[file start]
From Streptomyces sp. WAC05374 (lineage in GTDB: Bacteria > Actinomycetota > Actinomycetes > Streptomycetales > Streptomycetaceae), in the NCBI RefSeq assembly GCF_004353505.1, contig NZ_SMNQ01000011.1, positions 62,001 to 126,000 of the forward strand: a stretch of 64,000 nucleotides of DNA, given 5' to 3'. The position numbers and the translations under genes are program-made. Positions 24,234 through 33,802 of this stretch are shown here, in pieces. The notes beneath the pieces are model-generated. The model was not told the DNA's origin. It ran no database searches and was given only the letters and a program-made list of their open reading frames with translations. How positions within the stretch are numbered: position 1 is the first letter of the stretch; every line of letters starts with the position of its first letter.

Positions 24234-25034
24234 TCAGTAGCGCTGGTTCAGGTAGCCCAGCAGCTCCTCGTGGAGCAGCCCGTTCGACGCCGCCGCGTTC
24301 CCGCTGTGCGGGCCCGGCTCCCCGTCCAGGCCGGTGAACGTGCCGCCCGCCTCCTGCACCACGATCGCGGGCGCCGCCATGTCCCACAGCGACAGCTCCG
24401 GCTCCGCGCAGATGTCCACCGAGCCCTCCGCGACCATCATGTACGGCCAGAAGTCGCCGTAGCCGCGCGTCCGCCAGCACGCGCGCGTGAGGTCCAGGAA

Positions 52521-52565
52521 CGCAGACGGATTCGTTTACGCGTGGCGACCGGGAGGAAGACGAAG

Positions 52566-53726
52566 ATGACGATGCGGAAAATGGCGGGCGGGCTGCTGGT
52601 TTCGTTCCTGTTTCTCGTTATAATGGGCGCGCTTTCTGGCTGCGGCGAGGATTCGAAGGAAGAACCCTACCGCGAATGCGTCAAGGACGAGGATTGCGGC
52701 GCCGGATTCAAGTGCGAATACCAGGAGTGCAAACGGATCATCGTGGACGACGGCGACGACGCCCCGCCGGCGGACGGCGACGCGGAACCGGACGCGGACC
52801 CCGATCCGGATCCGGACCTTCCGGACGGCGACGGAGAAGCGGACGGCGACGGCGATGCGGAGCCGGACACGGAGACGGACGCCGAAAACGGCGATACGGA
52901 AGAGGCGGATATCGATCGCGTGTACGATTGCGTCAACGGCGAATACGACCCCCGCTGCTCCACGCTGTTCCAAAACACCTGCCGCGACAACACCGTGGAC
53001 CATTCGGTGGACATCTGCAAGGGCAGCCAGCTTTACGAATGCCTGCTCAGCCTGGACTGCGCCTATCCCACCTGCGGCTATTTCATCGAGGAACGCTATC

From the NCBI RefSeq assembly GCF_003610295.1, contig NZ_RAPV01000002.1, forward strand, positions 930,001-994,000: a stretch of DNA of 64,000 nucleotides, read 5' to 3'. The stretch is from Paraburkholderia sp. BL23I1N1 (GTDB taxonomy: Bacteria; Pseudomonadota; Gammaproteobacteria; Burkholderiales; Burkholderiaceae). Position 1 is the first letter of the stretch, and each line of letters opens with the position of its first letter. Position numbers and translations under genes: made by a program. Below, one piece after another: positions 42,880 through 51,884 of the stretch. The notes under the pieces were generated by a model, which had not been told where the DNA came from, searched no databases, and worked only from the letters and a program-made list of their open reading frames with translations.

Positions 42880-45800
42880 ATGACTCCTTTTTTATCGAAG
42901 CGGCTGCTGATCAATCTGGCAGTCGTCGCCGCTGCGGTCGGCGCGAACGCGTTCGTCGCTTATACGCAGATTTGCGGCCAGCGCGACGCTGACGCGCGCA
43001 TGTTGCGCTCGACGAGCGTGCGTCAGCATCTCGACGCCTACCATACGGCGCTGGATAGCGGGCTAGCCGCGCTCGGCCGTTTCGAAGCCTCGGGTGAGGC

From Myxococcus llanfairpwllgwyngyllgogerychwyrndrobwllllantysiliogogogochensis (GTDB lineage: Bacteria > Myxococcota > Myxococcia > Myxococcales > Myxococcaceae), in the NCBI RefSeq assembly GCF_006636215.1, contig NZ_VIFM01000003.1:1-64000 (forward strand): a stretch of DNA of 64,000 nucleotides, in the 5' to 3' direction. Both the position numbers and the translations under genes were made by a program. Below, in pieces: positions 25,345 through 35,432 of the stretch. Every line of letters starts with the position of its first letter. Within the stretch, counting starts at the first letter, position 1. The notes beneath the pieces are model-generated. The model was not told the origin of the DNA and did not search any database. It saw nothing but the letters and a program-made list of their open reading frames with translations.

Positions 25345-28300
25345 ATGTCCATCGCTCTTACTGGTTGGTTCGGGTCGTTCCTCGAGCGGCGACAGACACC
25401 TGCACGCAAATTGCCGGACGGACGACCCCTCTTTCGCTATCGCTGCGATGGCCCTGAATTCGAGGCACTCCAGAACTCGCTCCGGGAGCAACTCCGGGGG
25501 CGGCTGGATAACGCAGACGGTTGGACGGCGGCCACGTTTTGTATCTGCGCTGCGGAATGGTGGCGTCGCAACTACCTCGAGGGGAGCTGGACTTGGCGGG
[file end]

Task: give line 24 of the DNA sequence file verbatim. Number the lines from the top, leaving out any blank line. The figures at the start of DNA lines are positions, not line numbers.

25501 CGGCTGGATAACGCAGACGGTTGGACGGCGGCCACGTTTTGTATCTGCGCTGCGGAATGGTGGCGTCGCAACTACCTCGAGGGGAGCTGGACTTGGCGGG